Media contact: For an embargoed PDF, please contact Lauren Evans at laevans@acponline.org. To interview the lead author, Lisa A. Prosser, PhD, please contact Beata Mostafavi at bmostafa@med.umich.edu.

3. Clinicians should consider using PCSK9 inhibitors to lower cholesterol in patients with statin-associated autoimmune myopathy

Editorial: http://annals.org/aim/article/doi/10.7326/L18-0705

URLs go live when the embargo lifts

Clinicians should consider using PCSK9 inhibitors to lower cholesterol in patients with statin-associated autoimmune myopathy. Findings from a case report are published in Annals of Internal Medicine.

Beyond its toxic effect, statin use has been associated with a rare, but potentially severe and disabling, type of muscle disease known as statin-associated autoimmune myopathy. Its distinguishing feature are the persistence after withdrawal of statins and its association with antibodies against 3-hydroxy-3methylglutaryl coenzyme A reductase (HMGCR). Management usually requires steroids and other immunosuppressive therapies. Other cholesterol-lowering medications and dietary supplements can cause or worsen this myopathy, which makes decreasing cholesterol levels very challenging in these patients. Treatment with PCSK9 monoclonal antibodies is a relatively new way to decrease cholesterol levels and cardiovascular morbidity and mortality in high-risk patients.

Researchers from University Hospital Principe de Asturias, Madrid, Spain, treated two male patients with hypercholesterolemia and severe, diffuse coronary artery disease who received prolonged treatment with a statin and developed an insidious and necrotizing autoimmune myopathy. Both patients were treated with steroids, immunosuppressive drugs, and intravenous immunoglobulins and all myopathy manifestations gradually resolved. Because the patients still needed cholesterol treatment, they were given evolocumab, a monoclonal antibody against PCSK9. Their LDL cholesterol levels decreased 55 percent in one patient and 56.4 percent in the other and neither had a recurrence of myopathy. According to the researchers, its specific mechanism of action and these findings suggest that clinicians should consider using PCSK9 inhibitors in patients who develop statin-associated autoimmune myopathy and need treatment to decrease their cholesterol levels because of their high risk for coronary artery disease.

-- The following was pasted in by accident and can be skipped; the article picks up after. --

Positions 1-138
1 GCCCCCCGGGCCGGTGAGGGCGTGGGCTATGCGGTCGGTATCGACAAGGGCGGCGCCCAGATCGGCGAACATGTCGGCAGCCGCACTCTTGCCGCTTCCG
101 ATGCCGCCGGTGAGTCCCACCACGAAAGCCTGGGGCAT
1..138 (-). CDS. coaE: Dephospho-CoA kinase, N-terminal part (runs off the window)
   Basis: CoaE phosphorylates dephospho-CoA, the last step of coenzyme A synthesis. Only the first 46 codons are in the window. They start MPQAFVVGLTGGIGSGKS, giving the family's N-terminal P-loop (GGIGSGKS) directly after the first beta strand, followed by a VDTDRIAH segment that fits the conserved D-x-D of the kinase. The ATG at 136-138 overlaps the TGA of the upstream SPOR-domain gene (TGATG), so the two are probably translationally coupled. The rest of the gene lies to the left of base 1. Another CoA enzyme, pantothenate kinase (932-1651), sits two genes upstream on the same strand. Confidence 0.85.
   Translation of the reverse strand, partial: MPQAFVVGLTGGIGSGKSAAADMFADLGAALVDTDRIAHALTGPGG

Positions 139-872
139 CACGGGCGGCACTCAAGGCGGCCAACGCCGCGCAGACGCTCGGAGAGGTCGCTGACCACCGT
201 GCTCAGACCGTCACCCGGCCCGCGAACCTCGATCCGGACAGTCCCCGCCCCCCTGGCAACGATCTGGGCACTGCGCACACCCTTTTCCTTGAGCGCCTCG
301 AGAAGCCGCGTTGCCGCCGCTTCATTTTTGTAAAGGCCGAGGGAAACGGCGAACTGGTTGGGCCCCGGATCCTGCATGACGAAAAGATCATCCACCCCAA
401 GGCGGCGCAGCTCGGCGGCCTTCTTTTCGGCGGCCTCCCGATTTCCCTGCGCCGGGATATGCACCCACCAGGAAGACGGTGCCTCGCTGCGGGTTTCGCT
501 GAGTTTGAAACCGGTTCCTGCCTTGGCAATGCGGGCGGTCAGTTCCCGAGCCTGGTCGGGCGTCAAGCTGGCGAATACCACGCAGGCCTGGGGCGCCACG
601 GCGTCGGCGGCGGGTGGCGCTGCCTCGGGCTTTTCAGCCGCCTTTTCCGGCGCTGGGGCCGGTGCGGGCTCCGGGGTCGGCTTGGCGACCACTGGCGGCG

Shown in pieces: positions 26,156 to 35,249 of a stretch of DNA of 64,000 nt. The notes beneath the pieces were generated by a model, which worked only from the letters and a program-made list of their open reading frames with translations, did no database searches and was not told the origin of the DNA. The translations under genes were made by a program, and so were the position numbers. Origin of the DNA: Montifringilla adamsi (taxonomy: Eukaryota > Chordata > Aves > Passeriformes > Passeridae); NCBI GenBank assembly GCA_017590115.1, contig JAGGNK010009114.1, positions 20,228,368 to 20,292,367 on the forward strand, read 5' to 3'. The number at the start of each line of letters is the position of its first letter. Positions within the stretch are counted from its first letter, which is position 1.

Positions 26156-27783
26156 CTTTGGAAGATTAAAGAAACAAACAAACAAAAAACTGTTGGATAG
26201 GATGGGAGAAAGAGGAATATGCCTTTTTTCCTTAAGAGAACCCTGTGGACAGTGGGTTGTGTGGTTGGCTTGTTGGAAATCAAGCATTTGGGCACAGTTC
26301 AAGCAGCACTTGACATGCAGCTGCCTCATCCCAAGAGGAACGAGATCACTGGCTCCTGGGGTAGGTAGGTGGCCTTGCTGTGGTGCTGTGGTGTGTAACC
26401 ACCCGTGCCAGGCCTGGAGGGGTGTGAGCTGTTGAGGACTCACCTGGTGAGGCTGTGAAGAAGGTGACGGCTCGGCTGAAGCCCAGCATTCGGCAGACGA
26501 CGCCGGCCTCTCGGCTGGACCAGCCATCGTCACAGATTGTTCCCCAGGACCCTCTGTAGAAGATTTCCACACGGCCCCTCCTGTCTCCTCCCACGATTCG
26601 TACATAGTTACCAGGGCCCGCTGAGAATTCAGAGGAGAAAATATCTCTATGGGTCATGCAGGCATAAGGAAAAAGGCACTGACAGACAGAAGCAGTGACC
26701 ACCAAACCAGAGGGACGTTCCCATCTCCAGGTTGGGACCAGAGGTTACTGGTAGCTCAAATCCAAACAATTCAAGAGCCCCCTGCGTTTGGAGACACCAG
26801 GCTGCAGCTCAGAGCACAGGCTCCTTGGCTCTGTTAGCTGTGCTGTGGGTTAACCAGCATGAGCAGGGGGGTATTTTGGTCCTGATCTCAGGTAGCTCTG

Media contact: For an embargoed PDF, please contact Lauren Evans at laevans@acponline.org. To interview the lead author, Dr. Juan de Dios García-Díaz, please contact at juandedios.garcia@uah.es.

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Are Requirements to Deposit Data in Research Repositories Compatible With the European Union's General Data Protection Regulation?

Deborah Mascalzoni, PhD; Heidi Beate Bentzen, LLM; Isabelle Budin-Ljøsne, PhD; Lee Andrew Bygrave, LLD; Jessica Bell, PhD; Edward S. Dove, PhD; Christian Fuchsberger, PhD; Kristian Hveem, MD, PhD; Michaela Th. Mayrhofer, PhD; Viviana Meraviglia, PhD; David R. O'Brien, JD; Cristian Pattaro, PhD; Peter P. Pramstaller, MD; Vojin Rakic, PhD; Alessandra Rossini, PhD; Mahsa Shabani, PhD; Dan Jerker B. Svantesson, PhD; Marta Tomasi, PhD; Lars Ursin, PhD; Matthias Wjst, MD; and Jane Kaye, DPhil

Ideas and Opinions

Abstract: http://annals.org/aim/article/doi/10.7326/M18-2854

Balancing Protection and Free Movement of Personal Data: The New European Union General Data Protection Regulation

Heidi Beate Bentzen, LLM, and Njål Høstmælingen, LLM

Ideas and Opinions

Abstract: http://annals.org/aim/article/doi/10.7326/M18-2782